There is a new very tricky phishing scam taking advantage of Google Docs.  It has been working its way around the web.  It uses a URL and even uses a Google SSL encryption so it is very hard to tell it is a hack.

An email.  Getting an email that you don’t know who it is from is usually the way all these hackings start.  This one is the same.  It arrives in your inbox with a message showing a subject line “documents” and has a link to a good docs link.  It shows up in the address bar and looks just like the real domain.  However, it is taking you to a fake log-in page.  This is how it starts, and the hacker gets you.

In an article by Gizmodo, a Symantec security expert Nick Johnson explained, “The scammers have simply created a folder inside a Google Drive account, marked it as public, uploaded a file there, and then used Google Drive’s preview feature to get a publicly accessible URL to include in their messages.”  This fake page is actually hosted on Google’s serves and is served over SSL, making the page even more convincing.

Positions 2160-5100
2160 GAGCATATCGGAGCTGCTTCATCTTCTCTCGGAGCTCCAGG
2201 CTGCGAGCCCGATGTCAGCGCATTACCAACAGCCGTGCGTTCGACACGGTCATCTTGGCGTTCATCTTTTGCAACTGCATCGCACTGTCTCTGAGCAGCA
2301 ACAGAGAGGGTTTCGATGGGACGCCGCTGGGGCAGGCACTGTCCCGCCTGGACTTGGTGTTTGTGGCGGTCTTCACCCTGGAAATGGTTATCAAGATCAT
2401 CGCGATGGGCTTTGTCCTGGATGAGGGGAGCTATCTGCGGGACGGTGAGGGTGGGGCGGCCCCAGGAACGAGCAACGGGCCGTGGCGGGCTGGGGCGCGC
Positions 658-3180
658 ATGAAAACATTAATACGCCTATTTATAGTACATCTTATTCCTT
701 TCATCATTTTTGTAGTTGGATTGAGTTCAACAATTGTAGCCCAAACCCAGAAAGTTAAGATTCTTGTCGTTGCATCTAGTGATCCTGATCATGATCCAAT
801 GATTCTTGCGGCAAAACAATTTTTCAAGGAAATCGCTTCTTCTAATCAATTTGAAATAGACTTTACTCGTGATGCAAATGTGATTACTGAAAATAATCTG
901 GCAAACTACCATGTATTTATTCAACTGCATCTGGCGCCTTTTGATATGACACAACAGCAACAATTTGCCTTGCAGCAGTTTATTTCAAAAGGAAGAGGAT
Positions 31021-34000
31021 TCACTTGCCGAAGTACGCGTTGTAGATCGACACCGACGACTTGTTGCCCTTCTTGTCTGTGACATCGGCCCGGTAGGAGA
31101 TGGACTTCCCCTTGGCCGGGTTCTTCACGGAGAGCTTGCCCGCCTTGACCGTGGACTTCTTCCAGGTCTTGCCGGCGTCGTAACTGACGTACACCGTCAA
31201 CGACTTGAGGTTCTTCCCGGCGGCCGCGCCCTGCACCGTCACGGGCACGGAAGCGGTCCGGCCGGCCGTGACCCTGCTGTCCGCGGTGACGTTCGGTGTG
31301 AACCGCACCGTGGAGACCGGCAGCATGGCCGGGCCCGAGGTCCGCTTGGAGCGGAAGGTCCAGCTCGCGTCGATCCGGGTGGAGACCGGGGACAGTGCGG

After logging in to your Google account through the fake page, you will actually be taken to a real Google doc.  Now they have you and your information and it will be sent to PHP script on a compromised server.  You won’t even know you have been hacked. So in order to avoid this hacking situation there are two things that will help.  Use some common sense when clicking on and opening emails that you are unsure of.  If you receive an email from an unrecognized sender, don’t open it.  Or even someone you do know with the subject line “documents”  it is probably not safe.

If for some reason you do end up on the log-in screen, you should notice that it does not recognize you as a Google user.  If, in fact, you are a Google user.  That is likely a fake log in page.  If it seems strange that you need to log in again, it probably is. So, just be beware of all these hacking sceamers out there.  Try not to fall for them in the first place and all should be well and good.  These phishing scams are getting very sophisticated. Google has said that the problem is fixed and a statement form their press team says:

“We’ve removed the fake pages and our abuse team is working to prevent this kind of spoofing from happening again. If you think you may have accidentally given out your account information, please reset your password.”